Complements chicken, lamb, beans, lentils, vegetables and rice dishes. Excellent in carrot or cabbage dishes.
Dill
Dill’s green leaves are wispy and fern-like and have a soft, sweet taste. Both the leaves and the seeds are used to flavor food.
Combines well with fruits, vegetables, fish, egg and poultry. Should be added to the end of cooking time, since heat can destroy its delicate flavor. 
Fennel
Mild licorice taste.
Salads, soups, fish and vegetable dishes. Also complements rice, potatoes, tomato, egg and apple dishes.
Ginger
Fragrant, pungent and hot. Can be used fresh, dried or in powder form.
Curries, stews and stir fries. Complements poultry.
Marjoram
Member of the mint family. Similar to oregano but less pungent. Used in savory dishes.
Salads, fish, vegetables, meat, poultry and egg dishes.
Mint
With more than 25 varieties, tastes range from cool, sweet and slightly menthol.
Use fresh in salads, marinated vegetables, legumes or tomato based soups or stews. Also good in dips, dressings, yogurt or lamb dishes.
Nutmeg
Seed of an apricot-like fruit native to Indonesia, with a cinnamon and peppery taste.
Can be used in either sweet or savory dishes, including pasta sauces, cheese dishes, cake or milk (or milk alternative) puddings.
Oregano
Also from the mint family, similar to marjoram but stronger with an earthy, aromatic flavor.
Used in many Mediterranean dishes. Excellent in tomato based sauces and stews. Complements, chicken, fish and meat dishes.
Parsley
Most common types are curly or Italian flat leaf. Mildly fresh aromatic flavor.
Soups, salads, sauces and casseroles. Use with any vegetable, potato or grain dish.
Rosemary
Pine-like, distinct flavor used either fresh or dried.
Marinades, vegetables, chicken and fish dishes. Complements roast meats, especially lamb and chicken.
Sage
Grayish, silver green leaves in color with and earthy aromatic taste that is both sweet and bitter.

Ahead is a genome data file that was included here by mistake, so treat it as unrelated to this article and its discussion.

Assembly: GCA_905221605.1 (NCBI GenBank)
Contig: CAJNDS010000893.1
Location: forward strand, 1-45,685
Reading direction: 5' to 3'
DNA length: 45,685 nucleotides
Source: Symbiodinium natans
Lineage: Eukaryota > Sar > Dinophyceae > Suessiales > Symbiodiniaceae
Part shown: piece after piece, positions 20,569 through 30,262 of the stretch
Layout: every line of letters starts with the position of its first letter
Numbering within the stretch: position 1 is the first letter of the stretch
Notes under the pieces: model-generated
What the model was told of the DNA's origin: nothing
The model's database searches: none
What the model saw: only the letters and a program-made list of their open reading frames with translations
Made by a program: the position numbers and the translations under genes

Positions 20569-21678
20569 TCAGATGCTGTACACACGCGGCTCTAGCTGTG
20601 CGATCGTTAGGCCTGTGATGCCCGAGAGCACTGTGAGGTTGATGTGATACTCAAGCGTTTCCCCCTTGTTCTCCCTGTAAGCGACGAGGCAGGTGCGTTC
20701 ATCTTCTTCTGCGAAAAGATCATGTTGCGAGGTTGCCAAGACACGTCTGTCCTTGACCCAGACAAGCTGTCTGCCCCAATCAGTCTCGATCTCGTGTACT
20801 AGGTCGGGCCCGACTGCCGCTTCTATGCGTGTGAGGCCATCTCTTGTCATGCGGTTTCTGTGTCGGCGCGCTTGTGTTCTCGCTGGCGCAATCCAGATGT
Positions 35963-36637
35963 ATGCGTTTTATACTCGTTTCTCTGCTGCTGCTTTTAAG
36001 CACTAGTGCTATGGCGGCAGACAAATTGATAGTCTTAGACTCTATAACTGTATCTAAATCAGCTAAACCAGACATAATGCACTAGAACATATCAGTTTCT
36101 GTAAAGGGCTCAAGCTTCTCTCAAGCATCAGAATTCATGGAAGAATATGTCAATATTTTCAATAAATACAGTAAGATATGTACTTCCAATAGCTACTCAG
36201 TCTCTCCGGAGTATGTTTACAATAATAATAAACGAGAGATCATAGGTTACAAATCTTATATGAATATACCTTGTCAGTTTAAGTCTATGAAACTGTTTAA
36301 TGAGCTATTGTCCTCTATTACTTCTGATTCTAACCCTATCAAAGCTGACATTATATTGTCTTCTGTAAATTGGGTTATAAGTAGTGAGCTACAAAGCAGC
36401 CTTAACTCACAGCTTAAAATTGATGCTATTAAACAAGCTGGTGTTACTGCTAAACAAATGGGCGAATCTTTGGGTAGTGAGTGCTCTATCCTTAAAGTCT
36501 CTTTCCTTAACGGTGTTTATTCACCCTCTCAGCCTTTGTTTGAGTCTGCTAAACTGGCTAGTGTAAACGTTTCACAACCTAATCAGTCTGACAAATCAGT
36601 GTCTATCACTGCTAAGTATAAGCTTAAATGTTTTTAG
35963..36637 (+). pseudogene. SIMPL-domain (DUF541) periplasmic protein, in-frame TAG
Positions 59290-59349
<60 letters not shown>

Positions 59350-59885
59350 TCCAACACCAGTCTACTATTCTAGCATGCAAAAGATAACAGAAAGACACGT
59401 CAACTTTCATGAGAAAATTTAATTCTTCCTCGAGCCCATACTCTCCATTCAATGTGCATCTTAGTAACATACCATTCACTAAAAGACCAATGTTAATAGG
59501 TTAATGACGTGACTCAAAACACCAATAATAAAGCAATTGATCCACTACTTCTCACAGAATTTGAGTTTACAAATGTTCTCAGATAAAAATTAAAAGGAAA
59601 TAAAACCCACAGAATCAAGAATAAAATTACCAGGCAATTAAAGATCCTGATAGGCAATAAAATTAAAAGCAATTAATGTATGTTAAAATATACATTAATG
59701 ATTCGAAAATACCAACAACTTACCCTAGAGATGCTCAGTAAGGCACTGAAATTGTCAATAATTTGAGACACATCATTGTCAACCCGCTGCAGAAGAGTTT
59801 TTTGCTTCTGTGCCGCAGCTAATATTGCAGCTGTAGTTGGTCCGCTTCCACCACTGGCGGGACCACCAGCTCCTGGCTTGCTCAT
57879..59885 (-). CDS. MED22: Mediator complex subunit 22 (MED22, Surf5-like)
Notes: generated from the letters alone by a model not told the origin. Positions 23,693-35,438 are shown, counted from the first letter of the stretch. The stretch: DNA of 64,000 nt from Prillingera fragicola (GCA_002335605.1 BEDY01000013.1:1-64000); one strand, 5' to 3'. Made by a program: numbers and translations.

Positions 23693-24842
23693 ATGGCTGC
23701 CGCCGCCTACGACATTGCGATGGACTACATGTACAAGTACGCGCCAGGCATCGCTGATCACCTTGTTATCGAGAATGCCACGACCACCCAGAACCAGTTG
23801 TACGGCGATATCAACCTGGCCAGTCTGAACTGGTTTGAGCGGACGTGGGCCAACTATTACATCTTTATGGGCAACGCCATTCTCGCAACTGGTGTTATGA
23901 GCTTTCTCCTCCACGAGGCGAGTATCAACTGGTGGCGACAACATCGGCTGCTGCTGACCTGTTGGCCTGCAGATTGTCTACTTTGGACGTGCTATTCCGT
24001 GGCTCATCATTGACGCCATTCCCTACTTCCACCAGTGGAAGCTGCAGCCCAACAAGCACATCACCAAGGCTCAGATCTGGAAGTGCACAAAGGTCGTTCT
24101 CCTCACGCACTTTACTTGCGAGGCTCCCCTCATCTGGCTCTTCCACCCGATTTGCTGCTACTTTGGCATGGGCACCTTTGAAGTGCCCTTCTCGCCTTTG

As a flavoring for stuffing, good with vegetables, cheese and meat dishes, especially pork, game and liver.
Tarragon
Sweet aromatic herb with a slighter peppery flavor reminiscent of fennel, anise and licorice.
Soups, salads fish, chicken and egg dishes, Also good with raw or cooked tomato dishes. Complements, peas, potatoes, broccoli, carrot and asparagus.
Thyme
Tiny leaves with a minty, tea-like flavor.
Used to make bouquet garni with parsley and bay. Add to stocks, marinades, sups and casseroles. Good with fish, vegetable and game dishes.

Read more about scary ingredients in conventional spices

 

Image: Marco Fedele


By Joanne Capano| September 10, 2014
Categories:  Eat
Keywords:  Healthy Kitchen

About the Author

Joanne Capano

Joanne Capano

Joanne is a Registered Holistic Nutritionist. Her interest in nutrition and holistic health was ignited as a result of her desire to instil positive eating and lifestyle choices in her family. As a mother of three active school-aged children, Joanne knows firsthand the challenges busy families face in choosing and preparing healthy meals. Her special interests are in promoting healthy traditional diets at home and helping families meet the changing nutritional needs of their growing children.

Joanne also holds a Bachelor of Arts degree in English Literature and a post graduate certificate diploma in Public Relations. She has worked in nonprofit and corporate PR for the past 15 years. Joanne believes the key to healthy living lies in natural nutrition and has taken a keen interest in wanting to raise public awareness of the benefits of natural living. In addition to her freelance public relations writing and event planning services, Joanne has a nutrition consulting practice offering one-on-one consulting, group workshops and menu planning for families.

Add A Comment

Comment

Allowed HTML: <b>, <i>, <u>

Comments


What's Fresh

FacebookTwitterGplusPinterestYoutubeRss




 

RSS

In the Spotlight

  • Made Good

    MadeGood Granola Snacks come in 5 delicious flavors. They are free from nuts and 8 common allergens, are organic, non-GMO, and have a hidden serving of vegetables.


  • Lily of the Desert

    The Original Super Juice. Aloe vera health benefits have been known for 5,000 years. Whether taken internally or applied topically, it has incredible benefits for digestion & soothes the skin.


  • San-J

    Making premium Tamari and quality Asian cooking sauces since 1804. Now gluten free and non-GMO verified, there is something right for every meal.





Copyright © Agility Inc. 2017
    
Popup Image